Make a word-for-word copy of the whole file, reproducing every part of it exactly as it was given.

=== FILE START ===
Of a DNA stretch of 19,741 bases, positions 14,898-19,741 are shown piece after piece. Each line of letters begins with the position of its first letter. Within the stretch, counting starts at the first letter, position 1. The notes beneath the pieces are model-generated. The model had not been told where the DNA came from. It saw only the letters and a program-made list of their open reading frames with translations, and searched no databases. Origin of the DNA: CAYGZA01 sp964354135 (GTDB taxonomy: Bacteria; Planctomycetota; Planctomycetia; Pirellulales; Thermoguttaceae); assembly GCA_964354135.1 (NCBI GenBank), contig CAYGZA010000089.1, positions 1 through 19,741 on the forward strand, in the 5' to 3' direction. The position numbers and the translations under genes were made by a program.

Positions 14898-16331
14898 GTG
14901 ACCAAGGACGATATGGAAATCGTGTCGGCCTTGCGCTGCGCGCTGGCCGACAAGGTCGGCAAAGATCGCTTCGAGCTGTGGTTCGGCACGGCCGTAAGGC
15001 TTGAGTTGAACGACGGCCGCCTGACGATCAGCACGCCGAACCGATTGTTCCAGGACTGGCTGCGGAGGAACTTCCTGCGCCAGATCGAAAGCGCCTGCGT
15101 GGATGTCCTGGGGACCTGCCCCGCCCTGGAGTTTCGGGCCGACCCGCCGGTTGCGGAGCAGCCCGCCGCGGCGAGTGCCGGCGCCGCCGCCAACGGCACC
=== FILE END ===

Of a DNA stretch of 19,741 bases, positions 14,898-19,741 are shown piece after piece. Each line of letters begins with the position of its first letter. Within the stretch, counting starts at the first letter, position 1. The notes beneath the pieces are model-generated. The model had not been told where the DNA came from. It saw only the letters and a program-made list of their open reading frames with translations, and searched no databases. Origin of the DNA: CAYGZA01 sp964354135 (GTDB taxonomy: Bacteria; Planctomycetota; Planctomycetia; Pirellulales; Thermoguttaceae); assembly GCA_964354135.1 (NCBI GenBank), contig CAYGZA010000089.1, positions 1 through 19,741 on the forward strand, in the 5' to 3' direction. The position numbers and the translations under genes were made by a program.

Positions 14898-16331
14898 GTG
14901 ACCAAGGACGATATGGAAATCGTGTCGGCCTTGCGCTGCGCGCTGGCCGACAAGGTCGGCAAAGATCGCTTCGAGCTGTGGTTCGGCACGGCCGTAAGGC
15001 TTGAGTTGAACGACGGCCGCCTGACGATCAGCACGCCGAACCGATTGTTCCAGGACTGGCTGCGGAGGAACTTCCTGCGCCAGATCGAAAGCGCCTGCGT
15101 GGATGTCCTGGGGACCTGCCCCGCCCTGGAGTTTCGGGCCGACCCGCCGGTTGCGGAGCAGCCCGCCGCGGCGAGTGCCGGCGCCGCCGCCAACGGCACC